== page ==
Also, it’s very important to ensure that your dog doesn’t engage with any physical activities immediately after eating.
Osteosarcoma, or bone cancer, is the most common type of bony cancer in dogs and accounts for almost 95% of total cases. This condition mostly affected the long bones of arms and legs of dogs such as the femur, hip, humerus, etc.
The actual mechanism of developing osteosarcoma in dogs is still unrecognized, but research revealed a higher prevalence of this condition in larger-sized dogs like German Shepherd. Other signs and symptoms of osteosarcoma include lameness, limping, swelling or a mass, loss of appetite, lethargy, breathing difficulties, seizures, severe pain caused by a tumor, etc.
This condition spread rapidly and can spread to all areas of the body even before being diagnosed.
Treatment of this aggressive form of cancer includes tumor control and limitation of its spread to other parts of the body. Surgeons typically amputate the affected limb to control the spread and save the life of your shepherd.
We know this is so pathetic for many owners, but saving a life is more important than an amputated limb. After surgery, chemotherapy, and radiation therapy help to control the remaining cancer cells.
Like humans, your German Shepherds are very much prone to cataracts in their eyes because of their increasing age. You can easily diagnose this condition by looking at your dog’s eyes.
Cataracts progress slowly and your dog continuing to lose vision and become completely blind if left untreated. Partial blindness during the development of cataracts may cause your dog to run evenly and hit the wall while walking. Usually, a recessive gene develops cataracts in your German Shepherd.
Also, other problems like toxins, trauma, inflammation, etc. help to develop this issue. You need to contact your veterinarian as soon as you saw the symptoms of it. Veterinarians may perform surgery for complete removal of it and restore the normal vision of your lovely Shepherd.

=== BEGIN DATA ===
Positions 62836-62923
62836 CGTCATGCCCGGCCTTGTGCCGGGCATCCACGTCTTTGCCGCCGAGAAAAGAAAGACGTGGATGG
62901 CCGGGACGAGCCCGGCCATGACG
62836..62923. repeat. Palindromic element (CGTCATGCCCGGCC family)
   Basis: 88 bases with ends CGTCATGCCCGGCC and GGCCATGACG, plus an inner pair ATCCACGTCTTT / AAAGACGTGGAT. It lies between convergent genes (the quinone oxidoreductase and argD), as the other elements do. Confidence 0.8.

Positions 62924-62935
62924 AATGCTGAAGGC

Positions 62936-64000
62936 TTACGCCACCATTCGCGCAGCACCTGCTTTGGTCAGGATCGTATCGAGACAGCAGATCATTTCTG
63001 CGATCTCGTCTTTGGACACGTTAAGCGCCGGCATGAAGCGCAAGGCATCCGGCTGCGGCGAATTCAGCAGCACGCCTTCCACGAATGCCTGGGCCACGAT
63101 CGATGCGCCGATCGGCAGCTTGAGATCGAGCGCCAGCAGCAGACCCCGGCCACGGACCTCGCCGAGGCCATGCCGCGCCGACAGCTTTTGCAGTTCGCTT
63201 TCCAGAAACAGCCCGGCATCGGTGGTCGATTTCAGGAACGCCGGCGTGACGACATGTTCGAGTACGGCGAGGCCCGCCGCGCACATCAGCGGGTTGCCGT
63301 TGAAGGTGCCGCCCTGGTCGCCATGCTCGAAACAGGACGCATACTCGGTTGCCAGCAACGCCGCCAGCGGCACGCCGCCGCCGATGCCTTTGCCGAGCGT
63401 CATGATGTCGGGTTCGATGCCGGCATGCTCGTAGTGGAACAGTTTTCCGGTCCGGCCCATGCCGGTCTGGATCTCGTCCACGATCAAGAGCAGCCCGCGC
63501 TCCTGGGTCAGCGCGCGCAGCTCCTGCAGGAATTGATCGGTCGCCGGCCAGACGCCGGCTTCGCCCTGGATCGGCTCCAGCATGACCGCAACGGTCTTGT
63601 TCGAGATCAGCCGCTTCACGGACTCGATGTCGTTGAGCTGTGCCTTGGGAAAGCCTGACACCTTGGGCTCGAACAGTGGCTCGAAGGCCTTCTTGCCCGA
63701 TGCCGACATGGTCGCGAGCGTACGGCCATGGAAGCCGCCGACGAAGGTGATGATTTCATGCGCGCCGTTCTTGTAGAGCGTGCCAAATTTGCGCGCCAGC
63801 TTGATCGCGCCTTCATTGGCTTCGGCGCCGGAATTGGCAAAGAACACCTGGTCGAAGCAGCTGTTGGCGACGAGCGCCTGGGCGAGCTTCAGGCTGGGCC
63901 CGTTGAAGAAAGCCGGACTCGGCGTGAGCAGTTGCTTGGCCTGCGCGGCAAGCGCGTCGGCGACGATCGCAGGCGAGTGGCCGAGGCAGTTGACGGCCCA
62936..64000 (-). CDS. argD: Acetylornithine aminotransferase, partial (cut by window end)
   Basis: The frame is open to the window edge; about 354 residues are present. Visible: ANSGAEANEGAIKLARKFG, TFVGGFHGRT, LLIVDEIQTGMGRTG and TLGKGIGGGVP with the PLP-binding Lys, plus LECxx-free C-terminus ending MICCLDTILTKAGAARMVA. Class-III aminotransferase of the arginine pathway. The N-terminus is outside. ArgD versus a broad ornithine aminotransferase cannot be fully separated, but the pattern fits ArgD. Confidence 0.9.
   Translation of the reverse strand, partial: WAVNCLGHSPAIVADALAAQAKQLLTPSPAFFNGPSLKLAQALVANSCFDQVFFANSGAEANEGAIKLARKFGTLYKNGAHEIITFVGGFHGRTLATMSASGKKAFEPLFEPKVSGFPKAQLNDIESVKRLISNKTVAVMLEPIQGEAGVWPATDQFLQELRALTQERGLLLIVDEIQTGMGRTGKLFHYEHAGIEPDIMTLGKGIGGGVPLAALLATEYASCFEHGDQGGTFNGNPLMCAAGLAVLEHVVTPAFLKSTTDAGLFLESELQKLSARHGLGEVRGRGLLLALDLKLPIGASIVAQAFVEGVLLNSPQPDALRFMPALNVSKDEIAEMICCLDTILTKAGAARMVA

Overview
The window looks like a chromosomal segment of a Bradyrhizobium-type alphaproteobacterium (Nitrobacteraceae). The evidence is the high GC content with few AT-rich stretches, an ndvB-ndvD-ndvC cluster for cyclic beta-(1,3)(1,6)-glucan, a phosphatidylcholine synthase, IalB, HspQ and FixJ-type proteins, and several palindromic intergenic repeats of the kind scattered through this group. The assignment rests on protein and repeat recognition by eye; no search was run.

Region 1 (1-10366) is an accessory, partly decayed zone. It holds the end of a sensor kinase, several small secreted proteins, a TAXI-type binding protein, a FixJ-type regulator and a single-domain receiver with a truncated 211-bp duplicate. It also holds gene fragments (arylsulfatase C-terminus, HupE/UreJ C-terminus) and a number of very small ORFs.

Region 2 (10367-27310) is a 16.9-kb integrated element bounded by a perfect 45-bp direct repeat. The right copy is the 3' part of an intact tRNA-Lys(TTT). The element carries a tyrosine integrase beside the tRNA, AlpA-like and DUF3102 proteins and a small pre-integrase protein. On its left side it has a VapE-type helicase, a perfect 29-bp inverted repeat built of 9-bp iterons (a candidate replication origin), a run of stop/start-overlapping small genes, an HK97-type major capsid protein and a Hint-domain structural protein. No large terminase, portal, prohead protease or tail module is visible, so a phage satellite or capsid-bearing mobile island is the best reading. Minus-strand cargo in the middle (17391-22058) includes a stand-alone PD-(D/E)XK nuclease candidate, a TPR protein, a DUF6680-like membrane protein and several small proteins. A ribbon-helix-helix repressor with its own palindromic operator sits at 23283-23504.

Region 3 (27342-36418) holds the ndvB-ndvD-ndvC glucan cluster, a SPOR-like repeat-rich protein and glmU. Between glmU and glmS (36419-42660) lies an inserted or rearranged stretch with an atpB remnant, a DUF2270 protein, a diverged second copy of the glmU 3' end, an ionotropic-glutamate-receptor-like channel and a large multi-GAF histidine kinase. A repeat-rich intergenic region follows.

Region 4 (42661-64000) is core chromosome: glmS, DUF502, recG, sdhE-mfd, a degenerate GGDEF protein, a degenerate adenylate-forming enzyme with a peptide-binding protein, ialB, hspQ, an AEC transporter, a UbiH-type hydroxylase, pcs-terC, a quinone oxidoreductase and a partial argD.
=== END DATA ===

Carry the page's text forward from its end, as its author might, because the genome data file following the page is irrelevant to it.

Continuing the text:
Diabetes mellitus is quite common in German Shepherds due to their enormous size and tendency to overeat. Similar to humans, symptoms of diabetes include dry mouth, excessive thirst, frequent urination, weight loss, increased appetite, fatigue, etc.
Most veterinarians consider this as a hereditary disease, although this can develop anytime during a lifetime. Causes of this condition are still unknown, but risk factors may include improper exercise, Cushing’s disease, obesity, etc. You can easily control this condition by providing the right diet and adequate exercise to your dog.
For a severe condition, veterinarians recommend injecting insulin to manage the disease. This disease isn’t curable, you just need to help your dog to make this for the rest of his life.
In conclusion,as a responsible Shepherd owner, be careful about the signs and symptoms of these health issues of your dog. Your Shepherd might also suffer from overweight, arthritis, pancreatic insufficiency, physical injury, etc. Please take your dog to the veterinarian as soon as possible if any of these conditions occur.
For more information, please contact your nearest vet hospital.